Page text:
A special mention has to go to Dave (not Thornton, but Doov) for very patiently reading through drafted paragraphs and constantly reassuring me, "That reads well" or "It's fine" or "(Y)" ... sozol.

In return, I present you with this:

(I  haven't used photoshop in ages, and this was very haphazard. Might do a better one later.)


Friday, April 1, 2011

Things, etc.

I'm not working tonight.
I'm not doing anything tonight.

The fact that I'm not doing anything tonight makes me very, very happy. I've got a date with a cup of tea. And by cup of tea, I don't mean "tea-bagging" or anything vaguely sexual or exciting (you dirty minded rapscallion), I mean "cup of tea".

I've increased my hours at the call center, so I'm now essentially working 9am till 10pm most days. Thus, it's become necessary for me to come up with new ways to break up my day. Besides gazing at Beard (who, incidentally, has shaved and therefore must be referred to as Moustache), I've begun jotting down the bizarre and dumb names I come across while interrupting dinners across Australia.

Last shift's highlights included:
  • Tuna
  • Leumth (pronounced "Lee")
  • Jaisyn (Jason)
  • And way too many vowels having been replaced by "Y" for me to handle.

Anyway. I wrote a review of Howl. You can read it if you'd like.

Expect a flurry of activity over the next couple of weeks. I'm attending a few preview screenings for various things, which I'll be rambling about as always on Cut Print Review.

Also, I'll be reviewing a bunch of shows at the Melbourne International Comedy Festival for RHUM, a site that is pretty great.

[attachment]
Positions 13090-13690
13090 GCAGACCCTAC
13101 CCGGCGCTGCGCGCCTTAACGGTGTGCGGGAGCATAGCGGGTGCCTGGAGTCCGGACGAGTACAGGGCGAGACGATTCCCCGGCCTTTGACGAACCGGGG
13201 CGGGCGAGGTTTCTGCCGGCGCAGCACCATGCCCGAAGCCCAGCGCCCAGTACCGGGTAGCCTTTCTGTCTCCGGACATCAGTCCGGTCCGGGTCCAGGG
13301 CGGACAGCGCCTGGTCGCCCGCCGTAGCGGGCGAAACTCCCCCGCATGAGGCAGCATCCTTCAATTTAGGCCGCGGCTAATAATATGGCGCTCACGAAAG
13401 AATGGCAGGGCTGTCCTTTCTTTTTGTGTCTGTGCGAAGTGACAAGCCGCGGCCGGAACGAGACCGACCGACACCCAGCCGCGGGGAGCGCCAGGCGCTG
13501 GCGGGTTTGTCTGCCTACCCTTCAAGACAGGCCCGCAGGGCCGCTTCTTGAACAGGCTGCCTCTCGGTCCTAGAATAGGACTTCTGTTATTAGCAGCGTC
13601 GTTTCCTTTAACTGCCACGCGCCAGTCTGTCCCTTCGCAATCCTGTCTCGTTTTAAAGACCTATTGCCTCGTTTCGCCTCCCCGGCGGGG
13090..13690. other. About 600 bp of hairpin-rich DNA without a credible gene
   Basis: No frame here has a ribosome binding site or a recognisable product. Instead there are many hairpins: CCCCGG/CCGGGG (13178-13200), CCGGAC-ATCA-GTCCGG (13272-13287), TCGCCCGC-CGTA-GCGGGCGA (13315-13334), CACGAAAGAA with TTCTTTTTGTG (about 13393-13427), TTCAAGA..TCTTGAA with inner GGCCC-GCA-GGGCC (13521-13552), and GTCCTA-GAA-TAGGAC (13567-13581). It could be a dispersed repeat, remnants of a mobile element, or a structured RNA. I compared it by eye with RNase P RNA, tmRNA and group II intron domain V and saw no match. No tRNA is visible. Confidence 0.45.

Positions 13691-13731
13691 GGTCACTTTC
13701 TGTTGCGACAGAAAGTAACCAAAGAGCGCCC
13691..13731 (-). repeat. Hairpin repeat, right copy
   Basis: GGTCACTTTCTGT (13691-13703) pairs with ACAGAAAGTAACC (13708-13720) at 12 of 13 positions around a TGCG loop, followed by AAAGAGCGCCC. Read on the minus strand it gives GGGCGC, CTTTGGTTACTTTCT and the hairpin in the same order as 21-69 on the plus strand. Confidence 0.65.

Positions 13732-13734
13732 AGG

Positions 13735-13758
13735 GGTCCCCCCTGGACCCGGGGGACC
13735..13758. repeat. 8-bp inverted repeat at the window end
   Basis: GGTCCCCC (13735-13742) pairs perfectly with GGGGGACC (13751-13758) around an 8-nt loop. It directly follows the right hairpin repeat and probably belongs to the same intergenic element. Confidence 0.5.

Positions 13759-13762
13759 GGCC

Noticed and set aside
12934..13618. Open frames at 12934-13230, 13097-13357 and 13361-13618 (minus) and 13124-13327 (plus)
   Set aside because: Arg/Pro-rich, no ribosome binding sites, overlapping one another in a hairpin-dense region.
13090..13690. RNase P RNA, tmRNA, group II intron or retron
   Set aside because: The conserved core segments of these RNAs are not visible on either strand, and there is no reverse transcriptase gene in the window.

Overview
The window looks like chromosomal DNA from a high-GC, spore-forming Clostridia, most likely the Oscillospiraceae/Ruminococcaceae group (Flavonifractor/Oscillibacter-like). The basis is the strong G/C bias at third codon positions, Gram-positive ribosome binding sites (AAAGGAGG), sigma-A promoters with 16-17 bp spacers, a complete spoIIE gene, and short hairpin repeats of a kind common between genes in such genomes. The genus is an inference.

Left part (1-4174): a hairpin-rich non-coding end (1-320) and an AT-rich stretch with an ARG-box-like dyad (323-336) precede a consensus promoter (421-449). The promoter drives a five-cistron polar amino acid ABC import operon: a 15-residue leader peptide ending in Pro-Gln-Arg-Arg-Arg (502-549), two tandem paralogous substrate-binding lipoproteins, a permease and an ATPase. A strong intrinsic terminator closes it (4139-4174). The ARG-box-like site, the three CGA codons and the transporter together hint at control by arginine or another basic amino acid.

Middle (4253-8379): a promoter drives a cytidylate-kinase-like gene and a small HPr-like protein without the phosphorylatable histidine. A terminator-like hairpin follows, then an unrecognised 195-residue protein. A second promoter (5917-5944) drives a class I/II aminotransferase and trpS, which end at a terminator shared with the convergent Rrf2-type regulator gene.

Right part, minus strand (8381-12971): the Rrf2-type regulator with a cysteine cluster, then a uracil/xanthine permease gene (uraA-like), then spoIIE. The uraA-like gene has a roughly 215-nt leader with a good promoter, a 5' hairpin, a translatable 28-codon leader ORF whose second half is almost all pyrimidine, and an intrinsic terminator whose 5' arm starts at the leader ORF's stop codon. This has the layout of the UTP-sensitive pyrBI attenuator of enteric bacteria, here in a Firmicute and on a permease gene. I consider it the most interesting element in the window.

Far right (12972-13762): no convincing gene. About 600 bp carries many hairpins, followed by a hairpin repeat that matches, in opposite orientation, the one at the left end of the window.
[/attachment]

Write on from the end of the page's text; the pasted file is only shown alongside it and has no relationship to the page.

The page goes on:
So that's fairly exciting.

In other news, here are somethings I've been enjoying. Please for you to enjoy also.

Ten Sexy Ladies by Joshua Allen

A cat that looks like Lenin.

This trailer. (please, for the love of all that is hilarious, click it).

In addition to those, I read with great interest a particular post at Being Blanche. Not only was it interesting to note that the author was in at least one of my classes at uni (small world, etc), but I completely concurred with pretty much everything that post about dating culture in Australia.

Believe it or not, I went on a date last weekend. Or at least, I think it was a date. Given that I spend so much time with guys, my concept of a date is somewhat skewed. Look, I'm pretty sure it was a date. We got a coffee, saw a movie, got another coffee, wandered around the city and had a nice time. Before embarking on said date though, I noted with some degree of surprise that it had actually been a long while since my last "first date". As it turns out, the actual number of times I've been "Asked Out on a Date" have been minimal (at best).

I mean, the last guy I was in a semi-functioning (sort-of) relationship with was a friend of mine, who I began shagging, then discovered I really quite liked. As in, like like guys, isn't that, like, exciting? "Did you go on any dates?" you ask. No. "Tell me more, tell me more!" you reply. Well, we went to the movies a few times, but that's because we'd have probably gone to the movies together anyway, regardless of being shag-pals or not. In fact, with every guy I've hung out with/gotten few drinks with/made out with/shagged over the past few years, it has been with a constant raging battle to see who can give less of a shit. Or, seem to give less of a shit. Anyway, it was refreshing to hear these thoughts from another female.

If you're wondering if there'll be a "second date" (whatever the hell that means), then yes. Probably. He likes Neil Young and looks a little bit maybe kind of like Arlo Guthrie.